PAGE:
As we head into the latest set of presidential primaries, the question isn’t whether Donald Trump and Joe Biden will win enough delegates to capture the party nomination. Instead, it’s how seriously to take the margin of opposition to their candidacies.

For example, although Trump is the first non-incumbent Republican to win all three of the first primary and caucus contests (Iowa, New Hampshire and South Carolina), he has lost 40-45% of the vote to other Republican candidates. Moreover, the kinds of voters who are supporting former UN Ambassador Nikki Haley — white, college-educated and independent voters — are crucial swing voters for the November contest.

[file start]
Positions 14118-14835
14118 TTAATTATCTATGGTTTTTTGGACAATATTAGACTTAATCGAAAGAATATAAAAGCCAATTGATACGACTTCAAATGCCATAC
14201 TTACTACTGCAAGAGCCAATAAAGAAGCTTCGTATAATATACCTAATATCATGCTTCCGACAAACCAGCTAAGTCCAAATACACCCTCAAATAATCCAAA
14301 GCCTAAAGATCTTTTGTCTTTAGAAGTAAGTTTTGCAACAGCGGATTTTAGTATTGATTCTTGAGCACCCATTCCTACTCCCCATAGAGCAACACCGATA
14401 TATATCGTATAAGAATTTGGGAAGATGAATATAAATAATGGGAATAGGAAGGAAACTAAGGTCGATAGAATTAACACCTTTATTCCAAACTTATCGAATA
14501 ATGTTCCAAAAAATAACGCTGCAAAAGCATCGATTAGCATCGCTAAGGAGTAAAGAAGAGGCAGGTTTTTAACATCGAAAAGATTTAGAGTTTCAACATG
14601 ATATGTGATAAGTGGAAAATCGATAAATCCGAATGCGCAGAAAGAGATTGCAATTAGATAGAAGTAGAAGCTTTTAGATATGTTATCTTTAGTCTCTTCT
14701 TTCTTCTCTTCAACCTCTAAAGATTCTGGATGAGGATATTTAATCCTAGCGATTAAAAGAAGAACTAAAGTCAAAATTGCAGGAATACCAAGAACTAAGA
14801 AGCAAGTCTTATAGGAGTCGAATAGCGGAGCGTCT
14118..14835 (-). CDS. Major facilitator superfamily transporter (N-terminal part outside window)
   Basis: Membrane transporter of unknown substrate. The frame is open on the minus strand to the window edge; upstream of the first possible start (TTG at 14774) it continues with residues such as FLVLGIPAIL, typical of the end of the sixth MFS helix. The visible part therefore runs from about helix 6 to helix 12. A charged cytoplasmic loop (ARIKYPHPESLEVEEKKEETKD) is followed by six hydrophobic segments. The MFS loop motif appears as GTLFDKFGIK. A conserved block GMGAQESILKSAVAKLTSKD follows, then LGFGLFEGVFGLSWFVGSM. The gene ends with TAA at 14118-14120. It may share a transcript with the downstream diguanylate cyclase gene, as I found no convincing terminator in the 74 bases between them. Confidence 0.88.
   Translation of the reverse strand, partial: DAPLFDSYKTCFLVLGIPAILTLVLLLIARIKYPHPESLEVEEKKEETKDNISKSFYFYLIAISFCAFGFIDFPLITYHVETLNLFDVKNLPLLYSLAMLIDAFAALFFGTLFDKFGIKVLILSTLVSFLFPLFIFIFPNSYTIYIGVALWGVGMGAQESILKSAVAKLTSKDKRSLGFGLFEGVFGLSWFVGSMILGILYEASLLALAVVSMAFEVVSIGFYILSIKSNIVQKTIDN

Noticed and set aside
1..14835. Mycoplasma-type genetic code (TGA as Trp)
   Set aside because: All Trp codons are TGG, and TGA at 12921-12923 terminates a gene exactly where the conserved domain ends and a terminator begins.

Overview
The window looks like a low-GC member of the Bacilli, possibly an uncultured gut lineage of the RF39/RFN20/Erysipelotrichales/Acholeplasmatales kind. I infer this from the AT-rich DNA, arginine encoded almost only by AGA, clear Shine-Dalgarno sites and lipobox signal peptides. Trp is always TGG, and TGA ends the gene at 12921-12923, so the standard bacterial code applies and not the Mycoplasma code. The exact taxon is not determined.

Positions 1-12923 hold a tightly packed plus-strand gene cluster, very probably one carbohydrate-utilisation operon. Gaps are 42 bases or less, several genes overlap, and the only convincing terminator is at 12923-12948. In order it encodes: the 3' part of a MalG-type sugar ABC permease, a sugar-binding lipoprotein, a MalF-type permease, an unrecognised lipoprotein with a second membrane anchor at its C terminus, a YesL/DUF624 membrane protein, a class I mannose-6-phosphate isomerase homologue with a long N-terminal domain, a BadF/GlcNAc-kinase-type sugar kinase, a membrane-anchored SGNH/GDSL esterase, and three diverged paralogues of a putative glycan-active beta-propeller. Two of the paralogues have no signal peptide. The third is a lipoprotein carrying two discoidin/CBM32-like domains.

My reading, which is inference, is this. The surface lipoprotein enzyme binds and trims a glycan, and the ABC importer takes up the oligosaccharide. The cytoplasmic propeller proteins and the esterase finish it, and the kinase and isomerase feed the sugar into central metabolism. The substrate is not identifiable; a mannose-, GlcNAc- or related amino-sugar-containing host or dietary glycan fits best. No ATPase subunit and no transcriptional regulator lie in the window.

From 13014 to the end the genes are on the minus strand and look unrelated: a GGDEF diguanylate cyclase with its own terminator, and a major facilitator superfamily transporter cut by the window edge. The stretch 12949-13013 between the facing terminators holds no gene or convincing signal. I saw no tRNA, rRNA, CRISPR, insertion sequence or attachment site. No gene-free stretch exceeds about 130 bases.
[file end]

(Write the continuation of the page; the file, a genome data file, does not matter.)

However, Trump’s struggle to win over these voters isn’t new. In fact, we have to assume that a good number of Haley voters in South Carolina and New Hampshire haven’t recently “defected” from Trump, but have voted against him in previous general election campaigns. For example, according to South Carolina exit polls, Haley won almost 60% of the vote among voters who had never before voted in a GOP primary. Plus, we should expect

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